I’d love to know your thoughts. How do you see the dating scene being impacted in a post-quarantine world? Let me know in the comments below.

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Determining public opinion

“We are all in this together against an invisible enemy”. Somehow this does not seem right when there are protests across the country against the Coronavirus restrictions. While some people are not leaving their home at all, some people live their life as if nothing happened. Why can the believes about a public cause differ so strongly from each other?

There are some factors that certainly influence this:

Social circle

“You’re The Average Of The Five People You Spend The Most Time With” the motivational speaker Jim Rohn once famously said. Psychologists agree that our social circle and our network has an important influence on our opinion. We trust our friends and family a lot and when interacting with them, we exchange our opinions. The sum of those people feel about a topic will most likely result in our own believes in some topics. Whether a person will wear a mask can be attributed to whether their friends are wearing masks.

Media consumption

Which channel people listen to will also be an important factor for their believes about certain topics. Their source of media is the information they are confronted with regularly and they process it based on this. It will also determine how often they think about a topic and whether to think about it at all. Consider thinking about the difference in opinion on someone who watches mainly CNN vs someone who watches mainly Fox News.
The trust in media depends also very much on age. According to research of Edelman, young people rely evenly on social media and mainstream media while older people (55 +) rate mainstream media as 3 times more reliable than social media. Media consumption and age are very relevant for the audience and their conceived opinion.

Trusted source of opinion leaders

According to research of Edelman, scientists belong to the most trusted officials with scores ranging from 68 percent to 83 percent. At the very low of the rank are government officials and journalists with scores under 50 percent. Which spokesperson people trust will strongly influence their opinion. But also celebrities and influencer can play an important role for determining opinions.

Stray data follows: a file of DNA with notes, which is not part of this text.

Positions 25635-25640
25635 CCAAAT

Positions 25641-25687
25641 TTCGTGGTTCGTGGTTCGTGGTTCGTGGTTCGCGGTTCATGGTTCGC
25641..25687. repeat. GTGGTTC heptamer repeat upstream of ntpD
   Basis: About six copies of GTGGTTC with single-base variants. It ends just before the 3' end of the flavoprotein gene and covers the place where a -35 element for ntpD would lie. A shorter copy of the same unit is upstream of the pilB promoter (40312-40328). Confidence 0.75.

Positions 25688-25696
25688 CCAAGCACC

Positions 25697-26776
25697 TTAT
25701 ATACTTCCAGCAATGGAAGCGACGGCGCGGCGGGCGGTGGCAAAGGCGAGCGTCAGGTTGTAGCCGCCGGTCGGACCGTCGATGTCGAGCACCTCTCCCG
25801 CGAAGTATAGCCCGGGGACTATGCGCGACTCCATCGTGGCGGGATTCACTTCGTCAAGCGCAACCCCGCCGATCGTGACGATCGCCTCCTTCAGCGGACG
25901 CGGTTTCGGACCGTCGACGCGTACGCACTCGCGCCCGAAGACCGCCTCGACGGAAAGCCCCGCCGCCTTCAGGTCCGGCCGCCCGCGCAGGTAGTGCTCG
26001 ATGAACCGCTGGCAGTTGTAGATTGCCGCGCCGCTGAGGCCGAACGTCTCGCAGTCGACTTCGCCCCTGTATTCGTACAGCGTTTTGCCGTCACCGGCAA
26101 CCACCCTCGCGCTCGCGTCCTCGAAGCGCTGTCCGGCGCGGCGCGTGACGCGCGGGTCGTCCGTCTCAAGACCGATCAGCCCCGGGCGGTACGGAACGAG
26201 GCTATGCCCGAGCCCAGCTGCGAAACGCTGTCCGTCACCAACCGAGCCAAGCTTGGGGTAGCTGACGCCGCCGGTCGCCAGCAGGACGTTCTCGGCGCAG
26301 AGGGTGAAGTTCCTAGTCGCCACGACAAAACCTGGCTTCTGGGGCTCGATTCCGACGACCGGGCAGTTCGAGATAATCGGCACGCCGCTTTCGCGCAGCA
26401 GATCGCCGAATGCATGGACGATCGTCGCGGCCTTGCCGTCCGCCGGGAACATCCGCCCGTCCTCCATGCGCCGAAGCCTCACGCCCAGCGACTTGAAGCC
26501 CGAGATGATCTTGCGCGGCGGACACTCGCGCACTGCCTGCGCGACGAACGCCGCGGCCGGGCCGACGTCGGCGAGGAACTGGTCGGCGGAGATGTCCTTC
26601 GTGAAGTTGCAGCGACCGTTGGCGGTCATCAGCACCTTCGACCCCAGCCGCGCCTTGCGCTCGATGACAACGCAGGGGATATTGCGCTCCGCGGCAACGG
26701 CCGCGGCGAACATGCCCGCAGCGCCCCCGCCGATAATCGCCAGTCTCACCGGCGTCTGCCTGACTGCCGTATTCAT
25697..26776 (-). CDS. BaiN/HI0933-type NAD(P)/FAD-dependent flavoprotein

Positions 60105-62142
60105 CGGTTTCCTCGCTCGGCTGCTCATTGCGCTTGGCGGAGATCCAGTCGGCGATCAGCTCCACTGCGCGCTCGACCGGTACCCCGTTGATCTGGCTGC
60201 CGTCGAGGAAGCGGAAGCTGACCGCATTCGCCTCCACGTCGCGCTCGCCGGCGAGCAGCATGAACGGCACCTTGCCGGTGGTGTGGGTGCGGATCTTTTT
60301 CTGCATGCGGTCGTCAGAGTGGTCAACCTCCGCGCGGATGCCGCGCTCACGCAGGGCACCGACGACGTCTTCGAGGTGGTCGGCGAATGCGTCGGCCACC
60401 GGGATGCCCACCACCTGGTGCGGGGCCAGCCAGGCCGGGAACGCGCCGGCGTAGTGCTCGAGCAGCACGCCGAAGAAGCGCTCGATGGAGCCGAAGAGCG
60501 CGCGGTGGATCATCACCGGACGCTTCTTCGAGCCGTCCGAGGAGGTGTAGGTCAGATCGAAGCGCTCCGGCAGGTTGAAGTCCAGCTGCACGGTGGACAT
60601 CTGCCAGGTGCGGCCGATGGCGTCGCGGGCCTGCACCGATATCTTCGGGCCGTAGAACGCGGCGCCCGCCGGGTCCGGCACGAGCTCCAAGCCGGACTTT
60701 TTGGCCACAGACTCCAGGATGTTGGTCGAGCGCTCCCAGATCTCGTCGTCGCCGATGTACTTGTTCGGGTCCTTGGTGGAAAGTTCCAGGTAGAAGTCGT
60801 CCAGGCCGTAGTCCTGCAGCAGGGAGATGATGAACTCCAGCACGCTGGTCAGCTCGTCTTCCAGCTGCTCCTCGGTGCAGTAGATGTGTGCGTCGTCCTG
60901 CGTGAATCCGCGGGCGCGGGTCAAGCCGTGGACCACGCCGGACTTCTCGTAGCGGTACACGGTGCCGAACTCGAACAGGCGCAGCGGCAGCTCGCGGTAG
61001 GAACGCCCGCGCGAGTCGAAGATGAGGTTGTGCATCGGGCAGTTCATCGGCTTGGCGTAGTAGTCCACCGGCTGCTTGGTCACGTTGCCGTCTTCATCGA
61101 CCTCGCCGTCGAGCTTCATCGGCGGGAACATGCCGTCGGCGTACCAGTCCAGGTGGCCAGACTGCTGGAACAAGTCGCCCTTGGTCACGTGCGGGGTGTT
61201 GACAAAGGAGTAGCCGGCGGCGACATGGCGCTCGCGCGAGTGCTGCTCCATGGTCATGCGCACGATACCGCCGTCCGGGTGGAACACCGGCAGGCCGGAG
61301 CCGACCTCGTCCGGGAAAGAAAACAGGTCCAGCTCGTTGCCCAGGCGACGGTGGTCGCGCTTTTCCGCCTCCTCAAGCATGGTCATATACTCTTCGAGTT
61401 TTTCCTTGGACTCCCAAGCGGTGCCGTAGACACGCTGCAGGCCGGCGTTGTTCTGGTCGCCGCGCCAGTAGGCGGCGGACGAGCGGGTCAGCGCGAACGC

The power of repetition

The so-called truth effect was first studied at Villanova University and Temple University. When truth is assessed people rely on whether the information is in line with their understanding or if it feels familiar. Repetition usually makes statements easier to process relative to unrepeated statements, leading people to believe that the repeated conclusion is more truthful. The more often we see something in our news feed, the more likely we are to think that it’s true – even if we were sceptical at first.

All those factors have a certain influence on the public perception. It is very hard to accurately predict how strong their role is as it seems very unrealistic to single out one factor and I have not found any research about that. What is your opinion? Have I forgotten some important factors you believe are also very influential for public opinion?

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The “Live or Die” Decisions for Seniors During A Global Pandemic

  The intensity and stress level on health and social workers have reached an all-time high. Not only because they are in the front line, physically fighting virus and be closely exposed to the virus while treating people. But more importantly, develop serious trauma mentally, instructed to make live or die decisions for their senior patients. Someplace more directly, senior citizens were “offered” to sign an agreement of letting treatment chances to go for the younger sick instead. Social media also becomes an express channel for senior and health workers to describe the cruel side at this time.